Likes: Honeymoon Avenue, Almost is Never Enough
Dislikes: Popular Song, Better Left Unsaid
Overall: Cute throwback pop/R&B; the lyrics and vocal are unimpressive, however
Nickelodeon star Ariana Grande gained what felt like overnight attention with YouTube videos showcasing her Mariah Carey-inspired chops just in time for Republic Records to push her debut album “Yours Truly.” Grande’s 1st single, “The Way,” fed off the catchiness of its sample, “Still Not a Player” by the late Big Pun (which is a sample itself), and combined with the viral attention, was a 1-2 punch of hype. Well, did she live up to it? Sort of. What I enjoyed about the record was that it took me back to the late 1990’s-early 2000’s pop/R&B that I miss so much and Grande’s voice is actually something I can take seriously. However, a few of the songs sound too much alike because they’re similar in build and I got annoyed with the sampling (“Yours Truly” includes throwback tracks from Lil Kim & Mary J. Blige, among others). Granted, your average hip-hop album is baptized in such, but the excerpts are usually manipulated in a distinct way that makes for a unique rendition and other elements, like lyricism, help the song standout on its own. On Grande’s album, the samples are only slightly tweaked and the lyrics are generally very simple and unaffecting. Therefore, I was left to wonder if I only liked songs such as “Lovin’ It” because of its reused music.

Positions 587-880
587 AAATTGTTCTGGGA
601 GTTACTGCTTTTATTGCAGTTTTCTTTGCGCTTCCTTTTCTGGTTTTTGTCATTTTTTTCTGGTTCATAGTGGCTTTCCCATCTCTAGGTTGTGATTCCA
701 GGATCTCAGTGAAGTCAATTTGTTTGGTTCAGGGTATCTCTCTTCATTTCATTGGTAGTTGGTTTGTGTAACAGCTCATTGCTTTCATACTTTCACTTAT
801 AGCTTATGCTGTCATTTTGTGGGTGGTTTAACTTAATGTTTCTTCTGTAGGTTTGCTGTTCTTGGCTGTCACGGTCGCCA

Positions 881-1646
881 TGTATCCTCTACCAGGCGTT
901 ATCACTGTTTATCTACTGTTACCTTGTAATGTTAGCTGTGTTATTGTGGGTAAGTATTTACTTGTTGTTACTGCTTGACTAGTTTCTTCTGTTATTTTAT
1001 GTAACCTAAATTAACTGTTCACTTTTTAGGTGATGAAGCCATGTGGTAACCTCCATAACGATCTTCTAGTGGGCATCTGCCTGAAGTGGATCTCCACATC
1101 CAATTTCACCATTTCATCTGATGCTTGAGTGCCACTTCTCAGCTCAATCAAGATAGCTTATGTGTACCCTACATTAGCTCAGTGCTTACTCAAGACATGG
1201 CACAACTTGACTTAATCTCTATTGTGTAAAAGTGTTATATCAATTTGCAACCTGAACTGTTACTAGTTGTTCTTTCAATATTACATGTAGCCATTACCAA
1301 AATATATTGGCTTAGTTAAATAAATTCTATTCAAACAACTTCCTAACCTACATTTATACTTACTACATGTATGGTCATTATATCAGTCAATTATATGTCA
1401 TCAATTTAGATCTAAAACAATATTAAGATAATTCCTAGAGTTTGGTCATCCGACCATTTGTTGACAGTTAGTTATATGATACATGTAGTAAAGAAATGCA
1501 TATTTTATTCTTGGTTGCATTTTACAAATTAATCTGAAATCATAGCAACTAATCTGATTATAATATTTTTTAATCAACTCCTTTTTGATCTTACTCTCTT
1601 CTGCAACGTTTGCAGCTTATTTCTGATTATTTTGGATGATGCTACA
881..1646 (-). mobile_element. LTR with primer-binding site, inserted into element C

In terms of the vocals, I felt let down because there were more impressive moments on Grande’s Carey covers than on the album! What Grande offers is all very honeyed and sweet, but I was waiting for a stellar, breathtaking flash and it never came. One issue the 20-year-old has overall is that her conveyance is emotionless. She fails to sing with any feeling or grit, which may be because she’s still at a stage as a new act where she’s focused on reaching the vocal standard of her idols (in this case, Mariah Carey). “Almost is Never Enough,” featuring Nathan Sykes, packs the most lyrical and emotional punch. By and large, I think Ariana Grande is working with something, and once she concentrates on finding her own voice and forming an identifiable sound, she’ll be good to go. Image-wise, it’s agitating that she’s being marketed as a teenager (as if the public can’t internet search her age) when she’s almost old enough to be graduating from college. Her signature ponytail in soft-curls and sweet-16 party dresses were topped off with some of the juvenile content of the album. The most high-school friendly was “Popular” featuring Mika. Who does Republic think they’re fooling?